There was a tradition in a segment of Psalms referred to as the lament psalms. It was the pouring out of one's grief with all its ugliness to God. It was often in response to great loss, death, war, captivity and often gave voice to great despair and anger. In all the rawness that could be mustered, the psalmist would pour out the inner caldron of vitriol.
(some may fit in more than one category of Psalm)
Community: 12, 44, 58, 60, 74, 79, 80, 83, 85, 89, 90, 94, 123, 126, 129
Individual: 3, 4, 5, 7, 9, 10, 13, 14, 17, 22, 25, 26, 27, 28, 31, 36, 39, 41, 42, 43, 52, 53, 54, 55, 56, 57, 59, 61, 64, 70, 71, 77, 86, 89, 120, 139, 141, 142
Repentance: 6, 32, 38, 51, 102, 130, 143, 69, 83, 88, 109, 137, 140
Demand for Justice: 35, 69, 83, 88, 109, 137, 140
Partial List thanks to Dennis Bratcher, Copyright © 2014, Dennis Bratcher, All Rights Reserved
God could take it. God wasn’t intimidated or insulted by the expression of bitterness, accusation, and anger, often directed at him. In a real sense, they prayed their anger and rage to God and felt no need to sanitize or spiritualized it. No need to adorn it with religious finery (while stuffing their heartbreak - for it only to manifest in other unhealthy ways). It was an exchange of sorts - a safe place to be honest, very human, trusting God to be able to handle and meet them in their deepest fear and pain.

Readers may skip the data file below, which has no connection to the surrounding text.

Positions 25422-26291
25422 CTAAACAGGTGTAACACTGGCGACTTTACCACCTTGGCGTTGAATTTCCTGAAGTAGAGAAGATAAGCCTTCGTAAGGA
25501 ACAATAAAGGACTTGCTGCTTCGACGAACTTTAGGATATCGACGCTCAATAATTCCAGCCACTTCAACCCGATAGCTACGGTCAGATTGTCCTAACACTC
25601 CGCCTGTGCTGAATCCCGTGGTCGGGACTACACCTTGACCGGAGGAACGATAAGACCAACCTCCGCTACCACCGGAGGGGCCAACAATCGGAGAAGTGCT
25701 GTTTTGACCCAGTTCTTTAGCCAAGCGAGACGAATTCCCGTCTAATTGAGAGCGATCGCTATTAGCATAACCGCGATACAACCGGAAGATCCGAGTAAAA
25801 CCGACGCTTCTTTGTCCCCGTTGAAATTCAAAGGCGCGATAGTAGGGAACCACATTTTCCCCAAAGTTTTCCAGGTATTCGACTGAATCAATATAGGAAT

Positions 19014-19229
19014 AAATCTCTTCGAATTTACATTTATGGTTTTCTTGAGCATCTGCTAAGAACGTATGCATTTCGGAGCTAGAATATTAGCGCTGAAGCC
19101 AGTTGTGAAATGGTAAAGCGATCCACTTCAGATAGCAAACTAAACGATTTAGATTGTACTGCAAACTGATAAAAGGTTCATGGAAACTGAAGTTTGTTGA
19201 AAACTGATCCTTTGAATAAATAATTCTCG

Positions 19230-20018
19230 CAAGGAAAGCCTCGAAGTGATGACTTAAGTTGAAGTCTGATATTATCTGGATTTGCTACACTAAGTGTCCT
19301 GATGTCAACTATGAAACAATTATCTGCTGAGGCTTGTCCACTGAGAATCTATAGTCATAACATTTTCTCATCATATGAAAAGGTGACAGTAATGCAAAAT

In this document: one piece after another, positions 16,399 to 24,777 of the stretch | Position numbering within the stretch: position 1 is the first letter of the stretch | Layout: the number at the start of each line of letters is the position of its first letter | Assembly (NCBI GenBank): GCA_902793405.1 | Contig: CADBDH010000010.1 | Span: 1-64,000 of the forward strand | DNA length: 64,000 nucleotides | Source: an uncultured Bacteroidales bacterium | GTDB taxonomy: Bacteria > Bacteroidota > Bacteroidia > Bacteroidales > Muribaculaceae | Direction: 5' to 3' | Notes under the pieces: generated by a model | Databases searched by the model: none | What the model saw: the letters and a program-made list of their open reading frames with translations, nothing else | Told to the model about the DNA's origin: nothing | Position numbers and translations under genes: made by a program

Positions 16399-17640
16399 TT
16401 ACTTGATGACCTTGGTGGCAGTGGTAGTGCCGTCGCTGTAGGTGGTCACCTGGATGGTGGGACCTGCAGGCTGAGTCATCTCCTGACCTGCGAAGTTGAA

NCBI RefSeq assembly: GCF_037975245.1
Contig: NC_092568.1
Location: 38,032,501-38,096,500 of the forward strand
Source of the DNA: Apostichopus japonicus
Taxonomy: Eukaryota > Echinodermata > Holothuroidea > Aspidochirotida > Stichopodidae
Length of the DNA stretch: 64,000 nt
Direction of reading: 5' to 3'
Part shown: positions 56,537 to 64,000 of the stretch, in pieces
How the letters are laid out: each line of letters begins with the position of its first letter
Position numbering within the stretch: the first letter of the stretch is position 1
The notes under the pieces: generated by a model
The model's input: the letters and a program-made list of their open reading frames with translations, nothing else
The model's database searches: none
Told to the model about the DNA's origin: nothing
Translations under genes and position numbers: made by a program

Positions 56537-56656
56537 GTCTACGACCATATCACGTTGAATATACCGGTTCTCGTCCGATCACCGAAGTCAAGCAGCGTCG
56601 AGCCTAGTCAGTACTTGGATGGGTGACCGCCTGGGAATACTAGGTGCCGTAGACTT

To lament is to feel your full humanity
- Rob Bell
Typically, there is a structure to a Psalm of Lament. In very simple terms; the temptest - the expression of grief, injustice, fear, and anger. A pleading of one's case or for mercy or justice and then the relenting. This is when in a sense exhausted, we fall into the hesed - faithfulness of God.
We can do this today. We can pray our angst in its rawest and bitterest forms along with its rage and evens its accusations of God herself. God meets us in what is real - not in some “sanitized for your protection” piety. To be honest, I need a God that can meet me in those times - when I am a mess of tangled emotions - in my real life lament.
My friend Mac, in his work Fugazi, expresses a lament - a lament that many of us may be able to intimately identify with. Notice that Mac's poem seems to follow the same structure of a lament psalm. I am convinced that the most Holy and healing prayers are those that are genuine. I hope Mac’s lament gives you permission towards authenticity and the hidden blessing that can be found in expressing our hurt and pain in prayer, safe in the loving arms of God.